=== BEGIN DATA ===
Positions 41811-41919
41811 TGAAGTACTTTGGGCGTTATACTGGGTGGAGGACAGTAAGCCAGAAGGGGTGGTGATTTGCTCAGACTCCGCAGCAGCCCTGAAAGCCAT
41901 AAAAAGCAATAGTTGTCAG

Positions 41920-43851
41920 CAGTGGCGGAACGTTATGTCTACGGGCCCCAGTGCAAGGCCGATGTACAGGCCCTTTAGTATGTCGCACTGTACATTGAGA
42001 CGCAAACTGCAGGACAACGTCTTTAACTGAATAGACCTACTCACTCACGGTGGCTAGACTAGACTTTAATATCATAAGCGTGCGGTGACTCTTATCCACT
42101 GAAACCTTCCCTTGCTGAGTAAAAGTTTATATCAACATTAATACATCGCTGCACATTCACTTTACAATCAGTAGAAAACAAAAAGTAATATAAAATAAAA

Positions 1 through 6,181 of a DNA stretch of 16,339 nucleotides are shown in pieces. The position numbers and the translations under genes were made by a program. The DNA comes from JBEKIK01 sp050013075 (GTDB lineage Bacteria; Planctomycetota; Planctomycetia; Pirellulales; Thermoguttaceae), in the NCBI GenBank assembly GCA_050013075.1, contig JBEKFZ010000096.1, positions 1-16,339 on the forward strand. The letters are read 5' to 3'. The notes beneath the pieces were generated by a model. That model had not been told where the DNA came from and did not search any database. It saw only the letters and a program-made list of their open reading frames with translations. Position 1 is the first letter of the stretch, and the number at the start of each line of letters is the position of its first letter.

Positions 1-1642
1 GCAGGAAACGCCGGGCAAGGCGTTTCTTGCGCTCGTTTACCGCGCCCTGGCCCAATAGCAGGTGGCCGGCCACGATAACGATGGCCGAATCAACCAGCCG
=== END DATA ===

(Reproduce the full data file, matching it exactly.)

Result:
Positions 41811-41919
41811 TGAAGTACTTTGGGCGTTATACTGGGTGGAGGACAGTAAGCCAGAAGGGGTGGTGATTTGCTCAGACTCCGCAGCAGCCCTGAAAGCCAT
41901 AAAAAGCAATAGTTGTCAG

Positions 41920-43851
41920 CAGTGGCGGAACGTTATGTCTACGGGCCCCAGTGCAAGGCCGATGTACAGGCCCTTTAGTATGTCGCACTGTACATTGAGA
42001 CGCAAACTGCAGGACAACGTCTTTAACTGAATAGACCTACTCACTCACGGTGGCTAGACTAGACTTTAATATCATAAGCGTGCGGTGACTCTTATCCACT
42101 GAAACCTTCCCTTGCTGAGTAAAAGTTTATATCAACATTAATACATCGCTGCACATTCACTTTACAATCAGTAGAAAACAAAAAGTAATATAAAATAAAA

Positions 1 through 6,181 of a DNA stretch of 16,339 nucleotides are shown in pieces. The position numbers and the translations under genes were made by a program. The DNA comes from JBEKIK01 sp050013075 (GTDB lineage Bacteria; Planctomycetota; Planctomycetia; Pirellulales; Thermoguttaceae), in the NCBI GenBank assembly GCA_050013075.1, contig JBEKFZ010000096.1, positions 1-16,339 on the forward strand. The letters are read 5' to 3'. The notes beneath the pieces were generated by a model. That model had not been told where the DNA came from and did not search any database. It saw only the letters and a program-made list of their open reading frames with translations. Position 1 is the first letter of the stretch, and the number at the start of each line of letters is the position of its first letter.

Positions 1-1642
1 GCAGGAAACGCCGGGCAAGGCGTTTCTTGCGCTCGTTTACCGCGCCCTGGCCCAATAGCAGGTGGCCGGCCACGATAACGATGGCCGAATCAACCAGCCG